2. Sadly, some do it to mock us in the paranormal field. People like to feed off that gullibility that I mentioned in reason number one, and then get their kicks by proving everyone wrong. So, they manufacture 'evidence,' pass it off as real, and after an appropriate amount of oohing and aahing, drop the hammer and let everyone know they faked it. Unfortunately, these types of people often succeed in blemishing the paranormal community's reputation. I've seen countless articles about photos and videos being examined by paranormal 'experts,' only to be proven fraudulent later on. While we know that there really is no such thing as a paranormal 'expert,' it gives the impression that all of us in this field lack the scientific aptitude to come to logical conclusions.

Thankfully, there aren't too many people out there actively faking evidence. More often, you'll see people submitting fraudulent 'evidence,' mainly ghost app photos, simply out of ignorance. They may have found the image online and are looking for opinions, or they have been the victim of an innocent prank by a family member or friend. And, the majority of bad 'evidence' being submitted is still just ol' fashioned misidentification of natural phenomenon!

Oh, and a quick pet peeve:  'Photoshop' is a brand name. Not every image that is digitally altered is 'Photoshopped, ' especially those that are the result of smart phone apps. Therefore, I prefer to just use the term 'digitally altered' (despite the name of this post) IF in fact it was digitally altered. Well before digital photography was a thing, there were ways, such as the burn and dodge technique, of altering film images.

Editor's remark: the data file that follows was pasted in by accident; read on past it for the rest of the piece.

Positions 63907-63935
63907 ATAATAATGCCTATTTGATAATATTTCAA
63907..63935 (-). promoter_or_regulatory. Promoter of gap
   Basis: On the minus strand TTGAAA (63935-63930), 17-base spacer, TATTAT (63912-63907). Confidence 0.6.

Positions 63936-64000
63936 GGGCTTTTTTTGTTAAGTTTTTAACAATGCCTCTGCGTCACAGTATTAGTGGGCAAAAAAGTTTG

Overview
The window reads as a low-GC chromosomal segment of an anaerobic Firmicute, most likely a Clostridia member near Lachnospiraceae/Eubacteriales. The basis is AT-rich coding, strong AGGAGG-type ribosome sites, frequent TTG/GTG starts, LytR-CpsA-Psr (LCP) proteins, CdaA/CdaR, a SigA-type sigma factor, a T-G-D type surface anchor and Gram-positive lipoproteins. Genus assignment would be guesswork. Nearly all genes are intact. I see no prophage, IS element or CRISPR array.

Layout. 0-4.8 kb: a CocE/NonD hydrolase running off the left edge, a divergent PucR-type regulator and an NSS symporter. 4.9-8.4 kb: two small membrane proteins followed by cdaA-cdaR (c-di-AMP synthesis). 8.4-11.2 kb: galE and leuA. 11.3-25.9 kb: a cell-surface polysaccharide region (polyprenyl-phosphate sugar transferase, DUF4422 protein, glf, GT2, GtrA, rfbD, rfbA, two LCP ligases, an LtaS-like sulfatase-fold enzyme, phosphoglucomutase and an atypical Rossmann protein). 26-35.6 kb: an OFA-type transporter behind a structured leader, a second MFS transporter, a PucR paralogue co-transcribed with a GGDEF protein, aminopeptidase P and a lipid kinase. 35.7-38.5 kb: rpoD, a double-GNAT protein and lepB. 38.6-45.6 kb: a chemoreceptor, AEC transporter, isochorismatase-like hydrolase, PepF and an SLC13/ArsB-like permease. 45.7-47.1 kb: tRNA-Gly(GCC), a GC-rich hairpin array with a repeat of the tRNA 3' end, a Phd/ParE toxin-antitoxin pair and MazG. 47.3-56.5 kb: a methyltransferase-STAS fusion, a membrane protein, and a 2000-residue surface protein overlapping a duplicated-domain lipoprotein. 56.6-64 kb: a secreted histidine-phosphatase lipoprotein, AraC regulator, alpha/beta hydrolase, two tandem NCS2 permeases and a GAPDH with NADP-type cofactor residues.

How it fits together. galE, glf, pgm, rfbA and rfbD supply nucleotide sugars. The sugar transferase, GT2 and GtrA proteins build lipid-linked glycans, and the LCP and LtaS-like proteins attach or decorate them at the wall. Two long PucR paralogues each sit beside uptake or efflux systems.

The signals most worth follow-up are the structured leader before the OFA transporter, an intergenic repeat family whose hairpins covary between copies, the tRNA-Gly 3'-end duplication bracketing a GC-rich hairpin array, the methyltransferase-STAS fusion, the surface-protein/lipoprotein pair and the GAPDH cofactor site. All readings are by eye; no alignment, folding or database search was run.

Tuesday, June 28, 2016

Psychic Escapologist

Ready for a little weirdness? According to the book, Stupid History: Tales of Stupidity, Strangeness and Mythconceptions Throughout the Ages, by Leland Gregory (and a few other sources):

On April 13, 1977 a woman named Yvonne Whittlesham decided to celebrate Queen Elizabeth II's Silver Jubilee in a somewhat unorthodox way. Billing herself as a 'psychic escapologist,' her plan was to don an iron helmet, which rendered her completely sightless, get in a car, and drive blindly down the road for one mile at 60 mph. Her only source of navigation was to be the telepathic communications of the crowds gathered to watch the spectacle.

Queen's Jubilee Celebration
As you can imagine, this quickly proved to be a bad idea. After the psychic communications allegedly ceased as Wittlesham hit 50 mph, she decided to keep going. However, she felt the urge to sharply turn the car. In doing so, she veered directly into the corner of a barn, knocking herself unconscious. She survived the crash, but I'm guessing her reputation as a 'psychic escapologist' took a hit.

I am all for demonstrations of psychic ability as a means of research and education, but please...don't try this at home. Stick with the Zener cards and random number generators and leave the stunt driving to, well, stunt drivers.

Monday, June 27, 2016

Fact or Fake: Alice Cooper and the Ouija Board

Alice Cooper, formerly known as Vincent Furnier
I love Alice Cooper. I love his music. I love his shock rock/glam rock image. And...I love his love of the paranormal. I've mentioned Alice on my Facebook page a few times due to his social media activity. He often posts stuff you'd typically find in any paranormal themed Facebook group---pictures of creepy looking homes, freaky facts, and paranormal news stories.

It's no surprise that someone so interested in the strange and spooky side of life would be so heavily influenced by it, so much so that he'd actually change his name and become almost another person because of it!